The rise and rise of data-driven indoor farms

Chris Davies of Harvest London planning network of "data driven" indoor farms to supply food and drink sector and could look to Birmingham, Manchester and Edinburgh.

The boss of a vertical farm supplying London’s restaurants with locally-grown herbs and greens says he wants to open more “data driven” farms across the UK.


Chris Davies and Matt Chlebek founded Harvest London four years ago and now run a hi-tech farm in Leyton that has grown more than 100 different edible plants - including basil and lettuce.


Vertical farming is becoming more popular as a way of growing food in the UK that would otherwise have to be shipped from overseas. The hydroponic systems mean plants can be grown indoors under controlled conditions without pesticides and using far less water.


Harvest London is now on its second farm - and CEO Chris says it is operating at 100% capacity as demand remains high with customers becoming increasingly aware of the need to reduce food miles.


Chris says his five-year vision is to create a network of farms across the UK to allow it to service more customers without adding food miles.


He said: “The first one that we're looking to build is definitely going to be in London - within the M25.


“The next one - we have opportunities that we're exploring in Birmingham, we have opportunities that we're exploring up in Manchester and Edinburgh.


“By all of these farms being connected and being a single network, the vision is that we should be able to understand where demand comes from, and be able to service that demand from the closest farm.


“So if we for example had a farm in London, a farm in Manchester and a farm in Edinburgh, and an order came in from Sheffield, then we need to be able to look at the capacity across the network, and we should be able to shift and move things around, so that we're servicing the customer from the nearest farm, thereby improving sustainability in production.”


Chris said the last three years had seen “a massive uptick in vertical farming investment”.


He said: “If you think about farming as a continuum -on the left hand side you have traditional agriculture, in the middle you have greenhouse growing right, which is a tried and tested method of growing, and then on the far end of that continuum we have vertical farming.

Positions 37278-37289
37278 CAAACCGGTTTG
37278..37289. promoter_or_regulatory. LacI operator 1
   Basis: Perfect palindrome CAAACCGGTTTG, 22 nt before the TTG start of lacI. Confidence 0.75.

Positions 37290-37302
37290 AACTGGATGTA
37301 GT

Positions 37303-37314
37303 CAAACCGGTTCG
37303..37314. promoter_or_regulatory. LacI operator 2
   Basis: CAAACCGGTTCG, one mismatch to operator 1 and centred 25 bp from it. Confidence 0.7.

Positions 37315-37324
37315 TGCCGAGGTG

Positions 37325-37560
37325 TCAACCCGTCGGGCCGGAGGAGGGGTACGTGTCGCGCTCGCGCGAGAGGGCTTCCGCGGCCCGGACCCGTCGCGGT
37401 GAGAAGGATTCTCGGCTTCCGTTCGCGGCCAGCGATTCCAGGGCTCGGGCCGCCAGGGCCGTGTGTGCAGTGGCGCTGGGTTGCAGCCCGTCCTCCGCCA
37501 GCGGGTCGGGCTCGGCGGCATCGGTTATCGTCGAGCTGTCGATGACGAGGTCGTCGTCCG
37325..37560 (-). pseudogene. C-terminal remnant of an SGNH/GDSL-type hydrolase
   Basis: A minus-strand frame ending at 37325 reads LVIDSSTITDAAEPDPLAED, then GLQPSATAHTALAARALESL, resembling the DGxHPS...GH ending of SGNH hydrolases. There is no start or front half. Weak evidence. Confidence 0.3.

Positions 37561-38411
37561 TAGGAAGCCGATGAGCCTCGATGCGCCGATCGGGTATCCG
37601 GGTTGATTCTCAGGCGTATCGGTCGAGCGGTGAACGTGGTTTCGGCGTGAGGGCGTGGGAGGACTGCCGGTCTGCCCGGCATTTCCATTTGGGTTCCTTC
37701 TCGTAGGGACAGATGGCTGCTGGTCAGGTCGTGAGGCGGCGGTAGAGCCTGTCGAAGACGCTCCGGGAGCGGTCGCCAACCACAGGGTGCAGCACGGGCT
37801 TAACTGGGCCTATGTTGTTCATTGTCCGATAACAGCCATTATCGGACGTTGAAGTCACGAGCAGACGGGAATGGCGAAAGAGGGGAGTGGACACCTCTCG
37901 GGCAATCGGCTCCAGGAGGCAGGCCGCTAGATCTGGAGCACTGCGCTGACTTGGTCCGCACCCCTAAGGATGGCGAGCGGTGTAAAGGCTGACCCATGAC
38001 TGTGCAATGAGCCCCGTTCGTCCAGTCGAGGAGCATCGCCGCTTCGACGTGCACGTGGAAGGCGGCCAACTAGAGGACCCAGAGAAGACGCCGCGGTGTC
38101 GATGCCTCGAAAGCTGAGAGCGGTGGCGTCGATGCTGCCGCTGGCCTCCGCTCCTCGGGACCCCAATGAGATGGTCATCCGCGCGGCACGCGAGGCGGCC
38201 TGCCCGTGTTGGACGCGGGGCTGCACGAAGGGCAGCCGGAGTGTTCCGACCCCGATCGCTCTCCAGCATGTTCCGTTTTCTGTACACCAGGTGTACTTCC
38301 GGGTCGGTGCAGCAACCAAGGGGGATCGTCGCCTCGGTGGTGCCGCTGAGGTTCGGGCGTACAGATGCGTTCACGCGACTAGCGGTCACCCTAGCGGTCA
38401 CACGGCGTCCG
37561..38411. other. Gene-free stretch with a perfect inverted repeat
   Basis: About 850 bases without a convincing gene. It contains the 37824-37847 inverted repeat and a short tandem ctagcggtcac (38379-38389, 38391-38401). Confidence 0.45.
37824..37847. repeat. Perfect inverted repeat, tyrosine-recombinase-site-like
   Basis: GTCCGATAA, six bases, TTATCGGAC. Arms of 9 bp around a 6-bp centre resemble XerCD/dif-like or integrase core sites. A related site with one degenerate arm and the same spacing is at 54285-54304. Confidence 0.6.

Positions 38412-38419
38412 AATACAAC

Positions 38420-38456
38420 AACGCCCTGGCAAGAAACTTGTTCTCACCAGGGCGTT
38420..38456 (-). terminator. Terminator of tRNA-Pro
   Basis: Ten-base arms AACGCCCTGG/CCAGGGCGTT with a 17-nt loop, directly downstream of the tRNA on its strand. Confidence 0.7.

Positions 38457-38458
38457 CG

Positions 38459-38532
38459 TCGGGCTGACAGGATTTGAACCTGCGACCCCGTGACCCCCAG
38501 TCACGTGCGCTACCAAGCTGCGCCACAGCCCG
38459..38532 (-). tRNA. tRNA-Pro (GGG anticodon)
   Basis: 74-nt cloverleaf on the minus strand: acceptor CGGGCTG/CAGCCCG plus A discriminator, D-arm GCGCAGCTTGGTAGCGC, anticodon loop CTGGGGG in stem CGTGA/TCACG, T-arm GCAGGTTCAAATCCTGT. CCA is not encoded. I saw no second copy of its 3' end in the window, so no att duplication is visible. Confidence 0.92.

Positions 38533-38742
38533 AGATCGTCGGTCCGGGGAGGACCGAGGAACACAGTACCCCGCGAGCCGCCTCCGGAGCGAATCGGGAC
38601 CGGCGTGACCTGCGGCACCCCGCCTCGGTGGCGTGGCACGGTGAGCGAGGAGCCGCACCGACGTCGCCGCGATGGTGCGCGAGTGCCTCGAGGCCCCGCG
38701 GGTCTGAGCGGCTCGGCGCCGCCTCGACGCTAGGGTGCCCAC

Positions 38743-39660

“We have a level of precision that neither of those other older methods of growing have.

“The level of precision allows us to fundamentally operate like a manufacturing organisation. We just so happened to be manufacturing green leafy vegetables.


“This isn't a matter of ‘will it or won't that grow’. It's a matter of how well you can make it grow, and the data side of things is a very important aspect in terms of how can we constantly optimise, and grow more and produce more with minimal impact.”

Before founding Harvest, Chris worked in management consultancy. He met plant scientist Mark - and became excited about the potential of vertical farming, which was then a relatively new industry.


He was fascinated by the level of control that vertical farmers can have over their produce without the use of pesticides - for example being able to adjust the flavour profile of basil by using different colour lighting.


The company won support from NatWest through its climate accelerator programme for sustainable businesses. After opening its first proof of concept farm and showing its success, Harvest was able to open the bigger farm in Leyton.


Chris is proud of Harvest’s ability to grow basil that meets the demanding standards of the restaurant trade.


He said: “Even in Italy, Basil only grows three months of the year. So the basil that we can get in this country will come from eg Israel or Egypt, the remaining nine months - which is even farther away, and has even greater of an impact.


“One of our major customers is a London pizza chain called Pizza Pilgrims. We made them do a blind taste test of the best basil they could get their hands on, versus the basil that we grow in a warehouse in East London.


“We go from harvest to delivery in four hours, as opposed to the days or weeks that imported basil has to travel.


“We knew we were going to win, just because of the locality of what we're doing. And in the process, not only are we improving Pizza Pilgrims’ sustainability, we're massively improving the quality of their produce, and saving them at least 150,000 food miles per year.”


Source: Agritech Future